After giving birth to her second child in 2016, Shiya Fursteneau, a 39-year-old yoga instructor and stay-at-home mom, couldn’t fathom going to an exercise class. It wasn’t the actual workout that was the problem—the idea of shouting positive affirmations in a SoulCycle class was an appealing break from her routine changing poopy diapers, nursing, and shuttling her toddler to preschool—she simply couldn’t make it happen. In addition to the daily duties of motherhood, there was also the financial burden of Ubering across the city and paying for a sitter on top of the already pricey class fee. All in, a single spin class would ultimately set her back the same amount as a fancy date night with her husband.
Fursteneau was fortunate not to be suffering from postpartum depression, but she was still struggling and exercise typically helped her manage this kind of stress and anxiety. She discussed the situation with her OB-GYN, who had a surprising suggestion: invest in a Peloton bike.
As a veteran of the fitness world, Fursteneau was aware of the brand’s promise to deliver “a private indoor cycling studio” to the comfort of one’s own home, but she was skeptical of the virtual workout experience. How could a screen possibly capture the energy of a room full of people or the pulse of physically being in the room with an instructor? Despite her hesitation, she felt out of options, so she splurged on one of the sleek black cycling machines (which start at $2,245—plus $39 per month for unlimited classes), expecting, at the very least, to finally get a good workout. What she got was more of a lifestyle revamp.
Come for the workout, stay for the community
The notion that group fitness inspires positive mental health is nothing new—studies have demonstrated this link time and again. What sets Peloton apart is that they have created a community that remains active the other twenty-some hours a day people aren’t sweating. “Peloton has improved my mental health, equally if not more than my physical health, because it not only gives me an outlet, but also a community,” Fursteneau says.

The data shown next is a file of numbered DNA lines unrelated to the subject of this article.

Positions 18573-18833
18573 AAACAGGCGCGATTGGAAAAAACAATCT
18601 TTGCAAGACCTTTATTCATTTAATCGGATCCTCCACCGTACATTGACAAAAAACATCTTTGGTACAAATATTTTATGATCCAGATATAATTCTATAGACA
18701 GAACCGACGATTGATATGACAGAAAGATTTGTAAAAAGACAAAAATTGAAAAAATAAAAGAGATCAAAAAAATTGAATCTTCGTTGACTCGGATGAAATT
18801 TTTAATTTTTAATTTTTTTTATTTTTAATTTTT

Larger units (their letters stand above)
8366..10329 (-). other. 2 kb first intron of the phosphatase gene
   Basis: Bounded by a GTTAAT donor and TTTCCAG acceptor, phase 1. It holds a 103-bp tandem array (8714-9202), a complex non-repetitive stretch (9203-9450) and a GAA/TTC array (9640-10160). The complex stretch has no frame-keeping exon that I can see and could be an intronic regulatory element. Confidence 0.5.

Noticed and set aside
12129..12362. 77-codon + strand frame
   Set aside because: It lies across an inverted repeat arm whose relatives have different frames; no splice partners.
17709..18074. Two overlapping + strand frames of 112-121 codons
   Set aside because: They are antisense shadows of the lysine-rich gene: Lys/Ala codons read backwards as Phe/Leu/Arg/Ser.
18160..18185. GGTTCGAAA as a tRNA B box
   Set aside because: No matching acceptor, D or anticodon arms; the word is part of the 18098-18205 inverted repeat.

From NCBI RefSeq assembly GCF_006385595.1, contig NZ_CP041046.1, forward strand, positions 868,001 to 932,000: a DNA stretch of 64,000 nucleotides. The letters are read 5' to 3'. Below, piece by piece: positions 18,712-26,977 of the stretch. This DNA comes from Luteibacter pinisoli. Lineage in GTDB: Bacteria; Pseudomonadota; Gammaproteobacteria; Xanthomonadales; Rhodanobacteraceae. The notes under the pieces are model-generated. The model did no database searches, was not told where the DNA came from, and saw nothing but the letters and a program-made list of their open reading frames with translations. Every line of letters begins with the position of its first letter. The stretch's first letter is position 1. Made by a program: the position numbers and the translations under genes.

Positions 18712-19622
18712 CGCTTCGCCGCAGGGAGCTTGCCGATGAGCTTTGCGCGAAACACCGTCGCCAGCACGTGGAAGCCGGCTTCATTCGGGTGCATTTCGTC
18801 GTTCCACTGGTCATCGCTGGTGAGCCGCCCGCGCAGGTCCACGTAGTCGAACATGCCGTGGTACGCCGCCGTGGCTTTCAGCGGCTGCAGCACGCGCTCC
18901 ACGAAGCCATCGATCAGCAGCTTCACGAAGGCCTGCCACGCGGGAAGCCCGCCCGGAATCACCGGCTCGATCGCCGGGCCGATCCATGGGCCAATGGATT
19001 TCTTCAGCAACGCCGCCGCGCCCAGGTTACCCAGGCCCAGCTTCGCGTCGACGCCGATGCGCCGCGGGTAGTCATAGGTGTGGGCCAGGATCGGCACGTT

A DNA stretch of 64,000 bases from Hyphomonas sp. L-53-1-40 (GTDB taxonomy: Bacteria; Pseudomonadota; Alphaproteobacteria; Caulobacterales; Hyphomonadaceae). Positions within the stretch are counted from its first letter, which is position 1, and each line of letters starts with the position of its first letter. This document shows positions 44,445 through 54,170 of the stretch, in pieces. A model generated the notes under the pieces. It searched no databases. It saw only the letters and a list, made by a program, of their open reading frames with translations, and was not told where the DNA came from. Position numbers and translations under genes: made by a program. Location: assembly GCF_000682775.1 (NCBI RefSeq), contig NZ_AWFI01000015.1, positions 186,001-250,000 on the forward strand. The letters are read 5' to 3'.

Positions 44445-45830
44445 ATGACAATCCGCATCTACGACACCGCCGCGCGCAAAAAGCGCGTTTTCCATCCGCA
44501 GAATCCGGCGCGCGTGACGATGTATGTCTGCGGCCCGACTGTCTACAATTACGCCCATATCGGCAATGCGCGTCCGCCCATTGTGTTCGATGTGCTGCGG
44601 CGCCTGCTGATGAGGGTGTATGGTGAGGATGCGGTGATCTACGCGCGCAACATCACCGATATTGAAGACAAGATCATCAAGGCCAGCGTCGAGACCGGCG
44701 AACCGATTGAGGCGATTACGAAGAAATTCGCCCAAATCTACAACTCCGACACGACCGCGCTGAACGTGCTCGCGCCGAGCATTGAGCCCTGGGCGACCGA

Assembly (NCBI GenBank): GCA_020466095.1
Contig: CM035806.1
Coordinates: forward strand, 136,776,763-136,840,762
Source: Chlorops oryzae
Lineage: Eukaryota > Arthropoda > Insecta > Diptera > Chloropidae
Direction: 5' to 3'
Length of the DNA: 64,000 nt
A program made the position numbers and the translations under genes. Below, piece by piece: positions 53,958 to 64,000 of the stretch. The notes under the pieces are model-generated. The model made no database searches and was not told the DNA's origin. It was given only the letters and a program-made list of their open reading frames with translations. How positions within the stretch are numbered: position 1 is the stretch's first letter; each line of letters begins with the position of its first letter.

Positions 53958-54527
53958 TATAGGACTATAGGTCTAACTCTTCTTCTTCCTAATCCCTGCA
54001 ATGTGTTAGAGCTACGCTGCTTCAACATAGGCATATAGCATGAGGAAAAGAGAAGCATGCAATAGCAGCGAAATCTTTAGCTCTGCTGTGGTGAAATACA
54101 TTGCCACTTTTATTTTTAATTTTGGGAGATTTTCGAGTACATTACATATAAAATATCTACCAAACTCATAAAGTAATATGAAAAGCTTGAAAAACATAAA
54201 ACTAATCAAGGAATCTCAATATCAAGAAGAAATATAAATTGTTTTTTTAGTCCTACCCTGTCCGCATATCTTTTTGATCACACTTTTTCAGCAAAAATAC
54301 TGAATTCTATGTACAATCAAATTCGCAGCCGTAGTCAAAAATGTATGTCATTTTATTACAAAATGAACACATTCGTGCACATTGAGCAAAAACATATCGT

The Official Peloton Member page, first started by a member in 2015 and now moderated by the brand, has amassed 160,000 members around the world. But it’s the more niche groups that show just how deep Peloton’s digital communities roll—especially among moms. Clipped into her bike, Fursteneau tapped into a social network thousands of women strong that sliced through the stay-at-home mom isolation slowly taking over her psyche. There’s the incredibly active Official Peloton Mom Group, where 26,000 members discuss everything from class schedules to potty training tips; Working Moms of Peloton helps moms juggle school pickups with professional presentations; Peloton Moms Who Shop is a resource for women who love a good deal just as much as a good workout; and Peloton Moms Book Club, where you not only ride, but read together.
For the women in these groups, Peloton is a lifestyle—what happens off the bike can be just as important to their wellbeing as what happens during a workout. “I knew it was interactive in the sense of how the live classes worked and that the teachers could see the leaderboard and interact with riders by giving shout-outs, but I didn’t really know about the Facebook community,” Fursteneau says, adding that it’s been home to some of the most positive experiences she’s had on social media.